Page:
Let's see what effect the first-order perturbations ($P$) might have on this motion in a couple of easy limits. This is really outside the bounds of your question, and a bit technical, but it's the sort of thing you might find interesting later on in your physics learning. And I've always found that looking ahead is part of what makes physics so exciting. So don't worry if it doesn't all make perfect sense yet.

First, let's assume the pendulum mode is really fast compared to the spring mode, and just estimate how the pendulum mode affects the spring mode by ``averaging the pendulum mode out of our problem'' to write an energy $E(x)$ just in terms of $x$. We are basically saying that at each spring position $x$, the pendulum is making many many swings, much faster than the spring is moving to the next position, so all the spring motion cares about is the time-average of the pendulum energy.

The time-average of the $\frac{1}{2}mx_0^2\dot{\theta}^2+\frac{1}{2}mgx_0\theta^2$ part doesn't depend on $x$, so it's just an energy shift as far as we're concerned. But the perturbation terms do have $x$ in them. If $\theta$ is duly executing simple harmonic motion with frequency $\omega_p$, you can show with some trigonometry that $P(x)=\frac{3}{2}mg\langle\theta^2\rangle x$, where $\langle\theta^2\rangle$ is the time-averaged square angle. So, if we play the completing the square game again with $x$, then we find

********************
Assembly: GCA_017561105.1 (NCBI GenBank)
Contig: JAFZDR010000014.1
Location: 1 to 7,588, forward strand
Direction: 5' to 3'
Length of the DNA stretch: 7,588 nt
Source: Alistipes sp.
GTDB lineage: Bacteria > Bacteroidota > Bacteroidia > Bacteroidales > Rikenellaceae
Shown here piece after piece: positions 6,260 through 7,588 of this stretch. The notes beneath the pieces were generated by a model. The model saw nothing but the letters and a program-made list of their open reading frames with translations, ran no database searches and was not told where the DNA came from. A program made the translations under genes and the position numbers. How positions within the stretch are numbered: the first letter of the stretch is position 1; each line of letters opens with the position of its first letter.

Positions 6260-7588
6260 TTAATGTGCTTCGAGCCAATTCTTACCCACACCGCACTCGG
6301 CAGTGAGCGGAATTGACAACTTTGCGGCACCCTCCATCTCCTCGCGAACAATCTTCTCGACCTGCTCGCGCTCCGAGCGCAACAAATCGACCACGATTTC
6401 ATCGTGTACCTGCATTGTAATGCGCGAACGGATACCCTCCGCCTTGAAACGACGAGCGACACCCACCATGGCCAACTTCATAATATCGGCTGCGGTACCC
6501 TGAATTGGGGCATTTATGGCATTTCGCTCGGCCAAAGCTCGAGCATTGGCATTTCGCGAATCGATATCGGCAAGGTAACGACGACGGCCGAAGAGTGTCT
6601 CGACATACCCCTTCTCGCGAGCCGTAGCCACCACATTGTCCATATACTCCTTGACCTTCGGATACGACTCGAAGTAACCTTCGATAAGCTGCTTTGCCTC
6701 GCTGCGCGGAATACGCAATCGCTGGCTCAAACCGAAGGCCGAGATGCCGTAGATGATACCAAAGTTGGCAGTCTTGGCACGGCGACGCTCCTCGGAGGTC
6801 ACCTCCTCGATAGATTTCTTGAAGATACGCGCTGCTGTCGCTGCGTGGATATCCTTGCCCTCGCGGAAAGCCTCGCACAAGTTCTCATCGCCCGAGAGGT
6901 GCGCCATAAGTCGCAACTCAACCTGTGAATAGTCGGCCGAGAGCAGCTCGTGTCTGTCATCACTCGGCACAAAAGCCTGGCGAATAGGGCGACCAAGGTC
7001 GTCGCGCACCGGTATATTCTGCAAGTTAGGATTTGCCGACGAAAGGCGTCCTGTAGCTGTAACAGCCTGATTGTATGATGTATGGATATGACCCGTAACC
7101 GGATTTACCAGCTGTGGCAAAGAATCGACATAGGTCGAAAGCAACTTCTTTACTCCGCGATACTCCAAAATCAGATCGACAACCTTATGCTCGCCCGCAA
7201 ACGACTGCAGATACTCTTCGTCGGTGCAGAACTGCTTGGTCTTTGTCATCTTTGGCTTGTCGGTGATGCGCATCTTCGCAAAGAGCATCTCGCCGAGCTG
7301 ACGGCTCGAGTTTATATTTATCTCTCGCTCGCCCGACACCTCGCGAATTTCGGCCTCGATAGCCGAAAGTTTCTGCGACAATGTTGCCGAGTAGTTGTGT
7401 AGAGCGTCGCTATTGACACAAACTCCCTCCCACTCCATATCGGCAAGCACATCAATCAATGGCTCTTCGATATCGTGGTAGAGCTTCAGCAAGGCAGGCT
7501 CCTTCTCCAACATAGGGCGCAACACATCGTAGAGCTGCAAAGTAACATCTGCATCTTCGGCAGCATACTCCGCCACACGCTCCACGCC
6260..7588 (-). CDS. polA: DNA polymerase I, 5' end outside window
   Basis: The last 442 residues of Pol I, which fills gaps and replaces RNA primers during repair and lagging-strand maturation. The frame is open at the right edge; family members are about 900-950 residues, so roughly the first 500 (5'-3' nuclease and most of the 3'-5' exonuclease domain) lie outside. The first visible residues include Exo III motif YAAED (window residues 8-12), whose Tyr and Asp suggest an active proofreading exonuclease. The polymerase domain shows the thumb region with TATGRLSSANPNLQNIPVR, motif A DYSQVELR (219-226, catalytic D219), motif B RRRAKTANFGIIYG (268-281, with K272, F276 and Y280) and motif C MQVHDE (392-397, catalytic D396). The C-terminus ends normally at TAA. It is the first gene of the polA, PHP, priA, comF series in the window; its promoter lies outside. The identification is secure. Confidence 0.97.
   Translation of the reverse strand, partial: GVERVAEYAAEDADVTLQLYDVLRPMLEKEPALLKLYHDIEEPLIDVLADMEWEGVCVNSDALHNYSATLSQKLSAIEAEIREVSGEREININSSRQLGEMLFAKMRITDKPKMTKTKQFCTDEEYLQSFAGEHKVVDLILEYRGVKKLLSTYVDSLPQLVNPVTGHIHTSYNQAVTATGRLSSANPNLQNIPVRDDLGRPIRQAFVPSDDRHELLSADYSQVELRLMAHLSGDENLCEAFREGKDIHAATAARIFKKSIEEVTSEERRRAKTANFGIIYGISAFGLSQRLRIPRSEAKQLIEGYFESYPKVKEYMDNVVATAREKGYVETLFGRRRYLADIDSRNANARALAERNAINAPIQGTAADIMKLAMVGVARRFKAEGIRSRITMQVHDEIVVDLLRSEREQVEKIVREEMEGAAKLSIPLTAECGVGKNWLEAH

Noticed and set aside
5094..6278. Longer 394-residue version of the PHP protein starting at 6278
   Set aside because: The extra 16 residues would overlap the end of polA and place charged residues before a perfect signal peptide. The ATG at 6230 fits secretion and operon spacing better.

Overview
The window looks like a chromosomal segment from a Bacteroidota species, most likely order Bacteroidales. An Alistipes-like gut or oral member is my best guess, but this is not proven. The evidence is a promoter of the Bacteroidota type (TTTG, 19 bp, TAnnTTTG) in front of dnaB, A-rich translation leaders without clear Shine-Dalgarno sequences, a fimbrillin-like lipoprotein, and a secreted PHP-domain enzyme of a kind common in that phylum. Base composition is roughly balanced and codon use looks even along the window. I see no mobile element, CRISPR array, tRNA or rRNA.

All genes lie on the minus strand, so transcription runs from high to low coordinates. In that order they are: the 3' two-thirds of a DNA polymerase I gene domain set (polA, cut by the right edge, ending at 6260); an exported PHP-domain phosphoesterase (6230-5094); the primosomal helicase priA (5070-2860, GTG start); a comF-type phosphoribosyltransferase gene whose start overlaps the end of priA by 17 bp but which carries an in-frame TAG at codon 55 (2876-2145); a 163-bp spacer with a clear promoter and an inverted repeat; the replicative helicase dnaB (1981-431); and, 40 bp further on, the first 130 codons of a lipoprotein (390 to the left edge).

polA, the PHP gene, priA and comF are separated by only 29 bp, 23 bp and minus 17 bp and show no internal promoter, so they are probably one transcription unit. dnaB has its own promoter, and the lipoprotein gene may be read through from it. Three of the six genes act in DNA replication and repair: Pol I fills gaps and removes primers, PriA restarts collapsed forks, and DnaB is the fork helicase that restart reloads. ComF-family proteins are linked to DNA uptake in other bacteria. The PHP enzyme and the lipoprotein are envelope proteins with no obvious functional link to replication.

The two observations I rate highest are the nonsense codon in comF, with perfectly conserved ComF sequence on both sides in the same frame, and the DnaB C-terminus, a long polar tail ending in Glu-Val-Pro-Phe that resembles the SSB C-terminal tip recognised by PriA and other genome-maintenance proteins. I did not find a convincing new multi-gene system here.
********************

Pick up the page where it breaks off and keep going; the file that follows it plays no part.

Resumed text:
$$E(x)=\frac{1}{2}m\dot{x}^2+\frac{1}{2}k\left(x+\frac{3mg}{2k}\langle\theta^2\rangle\right)^2$$

That is to say, we have a harmonic oscillation around $l=l_0+\frac{mg}{k}-\frac{3mg}{2k}\langle\theta^2\rangle$. Interpretation: having a little oscillation into the pendulum mode makes the spring want to tighten in a little bit, because the tighter the spring goes, the less energy the pendulum oscillation contributes.